Chukkat: the fully lived life is not about length, but about limits or serious anger, serious consequences

The shadow of death hovers over parashat Chukkat.  It begins with the instructions for the ritual slaughter of the red heifer, and the cleansing rituals that those who had contact with a dead body must follow, and it records the deaths of both Miriam and of Aaron. It tells of the deaths by plague of those who rebelled against Moses’ leadership and it ends with two mighty battles.

One can read the whole Sidra as being about the coming to terms with mortality, and the limits of human existence.

At the centre of the Sidra is a powerful story which also deals with the limits of a human being. We hear of an incident which seems on the face of it quite minor, yet which has far reaching impact.  After the death of Miriam, the people complain about the lack of water, and God commands Moses to take Aaron’s  rod – the one which sprouted leaves and flowers when left overnight in the Mishkan – and with that miraculous sign in his hand, to order a rock to produce water in front of all the people waiting there.  Moses does indeed take the rod, but instead of using words, he strikes the rock. He seems to be at the end of his patience, angry and fed up with the people he is leading. Water gushes out at his action, but God informs him that because of his behaviour, he will not now enter the land he is leading the people towards.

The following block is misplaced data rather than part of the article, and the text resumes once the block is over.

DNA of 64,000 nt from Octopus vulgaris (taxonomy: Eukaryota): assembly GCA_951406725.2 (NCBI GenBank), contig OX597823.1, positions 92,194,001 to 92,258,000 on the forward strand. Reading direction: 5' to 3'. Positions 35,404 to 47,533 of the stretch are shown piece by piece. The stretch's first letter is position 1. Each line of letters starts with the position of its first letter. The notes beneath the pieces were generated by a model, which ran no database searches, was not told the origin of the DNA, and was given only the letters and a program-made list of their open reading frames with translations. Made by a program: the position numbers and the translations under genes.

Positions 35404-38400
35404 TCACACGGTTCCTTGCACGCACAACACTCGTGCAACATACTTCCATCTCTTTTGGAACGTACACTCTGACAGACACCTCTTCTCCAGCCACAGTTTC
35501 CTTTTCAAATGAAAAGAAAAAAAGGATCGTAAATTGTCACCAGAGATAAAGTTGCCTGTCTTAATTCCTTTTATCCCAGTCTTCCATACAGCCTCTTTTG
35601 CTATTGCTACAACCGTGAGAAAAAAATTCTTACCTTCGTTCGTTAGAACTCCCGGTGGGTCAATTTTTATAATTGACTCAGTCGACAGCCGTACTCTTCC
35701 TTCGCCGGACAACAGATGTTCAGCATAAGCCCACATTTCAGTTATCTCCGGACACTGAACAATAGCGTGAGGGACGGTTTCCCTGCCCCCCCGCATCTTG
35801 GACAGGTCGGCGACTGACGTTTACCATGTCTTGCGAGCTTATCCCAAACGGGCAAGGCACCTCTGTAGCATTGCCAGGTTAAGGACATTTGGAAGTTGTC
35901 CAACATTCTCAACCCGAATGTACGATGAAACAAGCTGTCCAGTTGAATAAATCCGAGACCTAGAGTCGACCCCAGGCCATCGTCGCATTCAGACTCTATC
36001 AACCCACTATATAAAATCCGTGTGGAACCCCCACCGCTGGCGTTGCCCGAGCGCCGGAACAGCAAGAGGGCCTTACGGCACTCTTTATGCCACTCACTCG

It has been said about Moses that all of his sins – whether the impulsive murder of the Egyptian task master in his youth, the breaking of the stones containing the commandments, or the striking of the rock – show elements of anger and violence, of his unbridled self will and of his temporarily ignoring the real and present will of God.  A modern commentator (Rabbi Norman Hirsch) wrote that “the sin of Moses at Meribah is characteristic of the man, one of a series of sins, and serious. Why serious? Because civilization depends upon humility.  Without a sense of limits that flows from the awareness of a moral law and an ethical God, every brutality, every corruption, every atrocity becomes possible”

When people allow themselves to act without limitations, to let their anger overtake them, and to forget the reality of other people – their needs, their fears, their humanity – then atrocities not only become possible, they become inevitable. Once humility is overridden, and once people forget that God’s will is rooted in moral and ethical imperatives rather than in pride or land or material  success – then there are no boundaries, and our own characteristics and needs take over for good or for ill.

Moses fails ultimately in the job he has been set to do. His failure is in his unwillingness to control the righteous indignation he feels on behalf of God.  It shows itself in his need to demonstrate to others the rightness of his analysis.  His failure doesn’t lie in the feeling of anger as such, but in the way he uses it and allows it to use him.  In this story the demise we are witnessing isn’t to do with physical death, nor with a metaphysical response to the end of life – this time the fatality is Moses’ leadership and his ability to take the people into their next stage of the journey.  Because Moses shows that he is unable to change himself, his anger is ultimately stronger than him, and because he doesn’t seem to believe any more that he should rein his emotions in to prevent doing damage around himself, his leadership will come to a premature end.